At one point we found ourselves talking about a 1949 penny he had found somewhere, and we went back and forth trying to decide which was more logical — was it a fairly new penny that someone had lost over 60 years ago, or an old penny that was lost a few weeks ago? Another topic was the various rock specimens that he had collected. A lot of them he had found in or on freight cars, or along the ballast in the yard. Most, if not all of these rocks were not a type that you would normally find in the Spokane area. The ballast could have come from quarries in other states, and the rocks he found inside empty gondolas or boxcars could have been missiles aimed at passing hoboes by kids living who knows where.
We both cracked up thinking about archaeologists hundreds of years in the future digging up his hooch and trying to explain why the rocks in this area matched nothing local, and maybe thinking that there used to be a village here where people made sandals for amputees that only required a right foot to be shod. I suggested that he should arrange the items in some logical fashion, so that their position, when dug up, might suggest a house of some sort. He agreed instantly, and promised to try and find some kitchen utensils to place where the "kitchen" might have been, and so forth.
At one point I completely lost touch with the conversation when he suggested that when one of the future archaeologists discovered the remains of his "house" they might be viewed by their colleagues as being possessed and be required to exercise. This stopped me in my tracks until I figured out that he meant for them to be "exorcized", rather than to get some exercise.
At times when the conversation lagged, he would fill it in with stories of his train rides to pick up Food Stamps. He was, as the saying went, triple-dipping in Washington, Oregon, and California. Somehow he managed to obtain credible ID's for every state, and managed to get his appointment times juggled so that the vagarities of travel by train would allow him to make them on time. Even his photos were different for each state, and facial expressions and different clothes added to their authenticity. I never asked about what he did with all of the money he must have got from selling his stamps once he returned, and assumed that it was sent back to someone or someplace in his "past", as he certainly didn't have what could be called a high flying lifestyle.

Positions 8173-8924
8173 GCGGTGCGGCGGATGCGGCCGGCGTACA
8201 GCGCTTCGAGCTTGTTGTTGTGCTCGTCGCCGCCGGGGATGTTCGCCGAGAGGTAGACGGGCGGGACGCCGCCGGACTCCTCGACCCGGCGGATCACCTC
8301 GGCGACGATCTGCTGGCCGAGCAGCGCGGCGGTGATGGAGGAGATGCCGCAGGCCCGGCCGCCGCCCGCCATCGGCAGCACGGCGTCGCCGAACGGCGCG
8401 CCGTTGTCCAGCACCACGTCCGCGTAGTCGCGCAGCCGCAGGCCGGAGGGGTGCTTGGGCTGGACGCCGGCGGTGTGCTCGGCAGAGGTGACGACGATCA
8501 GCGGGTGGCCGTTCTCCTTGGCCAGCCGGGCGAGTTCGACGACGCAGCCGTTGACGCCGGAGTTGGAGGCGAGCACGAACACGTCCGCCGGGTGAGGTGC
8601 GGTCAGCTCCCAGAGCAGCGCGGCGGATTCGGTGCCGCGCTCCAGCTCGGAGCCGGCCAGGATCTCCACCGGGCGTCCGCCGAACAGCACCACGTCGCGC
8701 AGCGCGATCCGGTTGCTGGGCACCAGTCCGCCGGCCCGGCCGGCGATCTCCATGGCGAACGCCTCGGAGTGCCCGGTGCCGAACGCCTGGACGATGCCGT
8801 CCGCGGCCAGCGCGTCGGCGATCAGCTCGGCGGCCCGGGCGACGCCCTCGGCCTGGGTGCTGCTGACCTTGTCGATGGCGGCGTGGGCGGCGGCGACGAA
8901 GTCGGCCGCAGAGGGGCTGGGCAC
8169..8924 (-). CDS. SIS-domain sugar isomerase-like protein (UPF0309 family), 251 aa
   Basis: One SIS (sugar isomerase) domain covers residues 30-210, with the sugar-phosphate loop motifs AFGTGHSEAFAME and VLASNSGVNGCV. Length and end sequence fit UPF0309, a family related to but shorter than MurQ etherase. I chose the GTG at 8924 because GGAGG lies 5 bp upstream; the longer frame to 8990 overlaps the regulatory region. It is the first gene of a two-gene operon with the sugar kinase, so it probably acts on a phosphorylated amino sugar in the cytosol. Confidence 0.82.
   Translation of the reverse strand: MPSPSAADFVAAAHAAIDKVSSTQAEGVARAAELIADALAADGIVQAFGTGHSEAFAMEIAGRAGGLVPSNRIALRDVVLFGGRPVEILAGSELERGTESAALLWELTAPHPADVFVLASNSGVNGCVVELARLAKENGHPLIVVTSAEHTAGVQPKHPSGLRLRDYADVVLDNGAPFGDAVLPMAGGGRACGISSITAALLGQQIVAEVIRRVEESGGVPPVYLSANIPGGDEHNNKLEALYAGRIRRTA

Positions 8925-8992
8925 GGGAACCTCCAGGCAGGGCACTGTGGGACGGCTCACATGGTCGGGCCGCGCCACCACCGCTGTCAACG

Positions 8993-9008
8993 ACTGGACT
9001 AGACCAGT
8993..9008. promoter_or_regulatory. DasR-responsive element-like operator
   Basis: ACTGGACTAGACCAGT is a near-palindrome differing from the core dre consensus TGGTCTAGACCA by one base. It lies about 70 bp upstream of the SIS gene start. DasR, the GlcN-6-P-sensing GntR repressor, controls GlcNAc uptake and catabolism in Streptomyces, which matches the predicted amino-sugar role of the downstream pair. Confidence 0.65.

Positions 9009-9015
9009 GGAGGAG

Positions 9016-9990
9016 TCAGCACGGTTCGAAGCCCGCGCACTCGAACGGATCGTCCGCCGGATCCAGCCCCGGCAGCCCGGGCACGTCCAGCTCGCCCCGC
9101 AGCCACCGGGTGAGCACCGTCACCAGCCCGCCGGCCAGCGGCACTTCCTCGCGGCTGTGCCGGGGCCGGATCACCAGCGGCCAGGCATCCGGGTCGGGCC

I never asked to see the inside of his hooch and he never offered — we spent all of our time together hanging out in the "veranda", as he called it. Aside from his pile of treasures, the rest of his household area was remarkably clean. There wasn't a can or bottle to be seen anywhere around the place, which was a minor miracle considering all the tramps that hung around there waiting for a train. My favorite spot was the corner of a nearby warehouse, which was a popular drinking spot. There was an empty barrel propped up against a brick wall, and this apparently served as a "basket" to be used to catch beer cans and wine bottles as they were emptied and thrown in its direction. It was safe to say that the local tramps were no threat to the NBA, as there were the remains of many more bottles and cans outside than there were inside of the barrel. Hank had gone to the trouble of placing a few old pillows and sofa cushions around the barrel in hopes of preventing breakage, but I didn't see that being too effective.
When he was by himself he must have done a considerable amount of reading, because there were several large onion sacks filled with paperbacks leaning against his hooch. He explained that it was all part of his "Master Plan", as he called it. Whatever money was left over after purchasing food and alcohol, he would spend on paperbacks. The new ones were stored in one sack, and the ones he has already read were in another, which he would carry over to the Salvation Army and drop off. Getting back to his Master Plan, after he finished a book, he would tear out the last few pages to keep as fire starters, leaving the future readers to have a fit when they got to the end and discovered the missing pages. He would laugh out loud every time he thought of their reaction to his "crime", but he made it known that before he bought any book whatsoever that he would first check to see if it had the final few pages intact.